NanoAl LLC

8025 Lamon Avenue, Suite 446 Array
Skokie, IL 60077
http://www.nanoal.com/

SBIR Award Summary

Total Number of Awards 5
Total Value of Awards $1.61MM
Active Awards 1 valued at $1.01MM
First Award Date 01/01/14
Most Recent Award Date 04/10/17

Key Personnel

Last Name Name Awards Contact
Vo Nhon Q. Vo 10 Message

5 Awards Won

Phase 2 SBIR Active

Agency: Department of Energy
Topic: 12b
Budget: 04/10/17 - 04/09/19

Energy loss in high-voltage transmission and distribution networks currently costs U.S. economy billions of dollars annually. The development of advanced and high performance electrical conductors is critical to improve efficiency, to lower system costs, and to improve robustness of the US electrical grid. This new type of economical and scalabl...

Phase 1 SBIR

Agency: Department of Energy
Topic: 12b
Budget: 02/24/16 - 11/21/16

During high-voltage electrical power transmission, energy is lost due to the resistance of the conductors, which is converted mainly to heat. Energy loss in transmission and distribution systems currently costs U.S. economy billions of dollars annually. This drives many efforts for development of a higher efficiency of the power transmission and...

Phase 1 SBIR

Agency: National Science Foundation
Topic: MI
Budget: 01/01/16 - 06/30/16

This Small Business Innovation Research Phase I project involves development of a new family of thermally-stable, high-strength aluminum casting alloys for engine cylinder head applications. There is a strong push globally to improve internal combustion (IC) engine efficiency, through down-sizing, turbo or supercharged boost, and through the use...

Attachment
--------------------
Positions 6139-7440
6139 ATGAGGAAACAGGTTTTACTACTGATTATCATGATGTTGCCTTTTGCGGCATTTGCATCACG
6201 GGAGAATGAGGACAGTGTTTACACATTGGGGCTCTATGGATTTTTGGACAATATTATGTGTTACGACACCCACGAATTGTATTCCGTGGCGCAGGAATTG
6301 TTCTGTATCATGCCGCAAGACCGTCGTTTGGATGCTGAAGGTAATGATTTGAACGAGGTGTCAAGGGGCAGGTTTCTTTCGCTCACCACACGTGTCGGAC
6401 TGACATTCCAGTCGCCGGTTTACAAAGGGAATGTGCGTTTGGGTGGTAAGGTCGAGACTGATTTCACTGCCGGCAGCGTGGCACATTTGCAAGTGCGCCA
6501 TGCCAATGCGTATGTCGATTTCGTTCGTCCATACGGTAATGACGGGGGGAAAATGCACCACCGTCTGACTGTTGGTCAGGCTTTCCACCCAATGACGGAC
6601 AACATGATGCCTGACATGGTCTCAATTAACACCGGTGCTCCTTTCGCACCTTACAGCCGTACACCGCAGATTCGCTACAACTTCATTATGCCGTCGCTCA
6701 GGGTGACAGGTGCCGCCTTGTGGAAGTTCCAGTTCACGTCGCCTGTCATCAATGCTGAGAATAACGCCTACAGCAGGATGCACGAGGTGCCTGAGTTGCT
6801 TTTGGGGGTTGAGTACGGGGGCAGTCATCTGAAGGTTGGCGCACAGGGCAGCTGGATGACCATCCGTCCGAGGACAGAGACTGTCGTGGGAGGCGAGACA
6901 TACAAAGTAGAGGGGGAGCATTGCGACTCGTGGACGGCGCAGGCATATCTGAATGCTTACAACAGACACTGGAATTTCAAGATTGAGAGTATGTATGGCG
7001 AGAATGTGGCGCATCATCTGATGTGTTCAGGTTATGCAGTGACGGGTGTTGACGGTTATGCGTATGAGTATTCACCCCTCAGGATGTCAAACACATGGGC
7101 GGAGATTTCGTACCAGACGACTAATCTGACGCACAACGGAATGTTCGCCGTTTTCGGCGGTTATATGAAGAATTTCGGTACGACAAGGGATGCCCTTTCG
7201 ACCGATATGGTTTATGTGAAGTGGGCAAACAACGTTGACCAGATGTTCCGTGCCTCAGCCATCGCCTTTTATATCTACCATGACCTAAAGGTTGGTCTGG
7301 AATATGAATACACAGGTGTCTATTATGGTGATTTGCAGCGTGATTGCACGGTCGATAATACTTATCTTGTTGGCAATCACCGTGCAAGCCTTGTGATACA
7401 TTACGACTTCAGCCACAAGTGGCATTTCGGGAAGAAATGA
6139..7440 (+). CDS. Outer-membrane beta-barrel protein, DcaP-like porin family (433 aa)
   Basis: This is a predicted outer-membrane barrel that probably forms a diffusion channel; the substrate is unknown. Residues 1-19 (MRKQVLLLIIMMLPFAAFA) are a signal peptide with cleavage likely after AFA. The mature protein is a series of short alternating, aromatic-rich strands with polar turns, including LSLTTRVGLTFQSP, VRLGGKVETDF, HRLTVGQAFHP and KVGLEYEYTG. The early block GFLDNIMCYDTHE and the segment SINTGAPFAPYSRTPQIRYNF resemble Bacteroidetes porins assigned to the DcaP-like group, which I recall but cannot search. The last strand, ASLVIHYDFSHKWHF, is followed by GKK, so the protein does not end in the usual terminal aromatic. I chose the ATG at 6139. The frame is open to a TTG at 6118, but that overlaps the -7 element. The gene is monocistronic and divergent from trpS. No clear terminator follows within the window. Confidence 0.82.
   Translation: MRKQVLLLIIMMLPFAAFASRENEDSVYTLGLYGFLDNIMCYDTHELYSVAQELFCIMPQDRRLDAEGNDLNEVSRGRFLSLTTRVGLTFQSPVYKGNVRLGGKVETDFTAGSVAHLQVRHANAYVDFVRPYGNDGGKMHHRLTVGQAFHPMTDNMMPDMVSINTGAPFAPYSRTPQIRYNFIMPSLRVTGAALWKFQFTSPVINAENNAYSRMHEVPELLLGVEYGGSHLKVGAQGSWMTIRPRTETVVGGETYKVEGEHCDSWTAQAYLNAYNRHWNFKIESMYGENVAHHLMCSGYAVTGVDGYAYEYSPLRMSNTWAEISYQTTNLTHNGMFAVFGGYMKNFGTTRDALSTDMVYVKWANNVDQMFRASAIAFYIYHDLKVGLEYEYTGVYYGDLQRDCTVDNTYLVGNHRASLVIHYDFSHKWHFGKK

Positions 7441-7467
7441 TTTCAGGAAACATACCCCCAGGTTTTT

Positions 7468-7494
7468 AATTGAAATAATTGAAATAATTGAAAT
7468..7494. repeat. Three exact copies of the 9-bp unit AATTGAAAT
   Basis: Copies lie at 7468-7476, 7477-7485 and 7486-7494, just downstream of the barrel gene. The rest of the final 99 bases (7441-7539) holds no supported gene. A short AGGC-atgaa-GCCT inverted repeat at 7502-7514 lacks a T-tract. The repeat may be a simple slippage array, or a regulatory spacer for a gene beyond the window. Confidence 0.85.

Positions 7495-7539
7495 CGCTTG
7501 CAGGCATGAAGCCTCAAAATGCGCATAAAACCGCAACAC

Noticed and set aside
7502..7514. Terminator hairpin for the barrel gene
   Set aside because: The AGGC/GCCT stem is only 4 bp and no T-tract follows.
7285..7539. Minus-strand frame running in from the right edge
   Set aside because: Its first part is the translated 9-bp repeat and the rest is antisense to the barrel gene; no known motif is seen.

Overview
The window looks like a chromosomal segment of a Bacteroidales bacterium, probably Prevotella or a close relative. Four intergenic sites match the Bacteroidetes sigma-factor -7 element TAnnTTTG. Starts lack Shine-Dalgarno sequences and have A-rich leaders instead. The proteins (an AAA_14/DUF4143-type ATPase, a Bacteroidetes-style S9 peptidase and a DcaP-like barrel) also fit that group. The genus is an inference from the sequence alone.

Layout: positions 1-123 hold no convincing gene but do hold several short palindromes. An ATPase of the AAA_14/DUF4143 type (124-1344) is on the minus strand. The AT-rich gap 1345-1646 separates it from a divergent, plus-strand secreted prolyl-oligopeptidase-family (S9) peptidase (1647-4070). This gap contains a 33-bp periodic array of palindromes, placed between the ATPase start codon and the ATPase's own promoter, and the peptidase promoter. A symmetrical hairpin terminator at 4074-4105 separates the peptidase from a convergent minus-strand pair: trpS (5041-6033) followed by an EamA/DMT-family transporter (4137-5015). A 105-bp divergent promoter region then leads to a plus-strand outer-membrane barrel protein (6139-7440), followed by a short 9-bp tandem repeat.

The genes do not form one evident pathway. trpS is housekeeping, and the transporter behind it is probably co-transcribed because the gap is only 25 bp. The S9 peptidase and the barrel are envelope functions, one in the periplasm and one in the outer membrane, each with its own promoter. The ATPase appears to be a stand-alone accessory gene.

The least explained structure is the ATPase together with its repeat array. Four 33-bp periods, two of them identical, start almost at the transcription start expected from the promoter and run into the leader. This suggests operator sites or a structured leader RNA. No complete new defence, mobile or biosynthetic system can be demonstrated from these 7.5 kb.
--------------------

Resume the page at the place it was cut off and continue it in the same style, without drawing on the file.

Phase 1 SBIR

Agency: National Science Foundation
Topic: MI-2013
Budget: 01/01/14 - 12/31/14

This Small Business Innovation Research Phase I project involves development of a new class of lightweight aluminum superalloys to replace much heavier cast iron in automobile brake rotors. There is a large market for brake rotors, estimated worldwide at $10 billion. Replacing four cast iron brake rotors in a typical sedan will reduce its weight...

Phase 1 SBIR

Agency: Department of Energy
Topic: 07B-2014
Budget: 01/01/14 - 12/31/14

Currently, cast-iron is nearly exclusively used for car brake rotors. Replacing cast-iron by a high- temperature, creep-resistant aluminum alloy could translate into about 80 lbs (36 kg) in weight reduction for a typical car, thus improving its gasoline mileage and reducing its greenhouse gas emissions. Current commercial, castable, age-hardenin...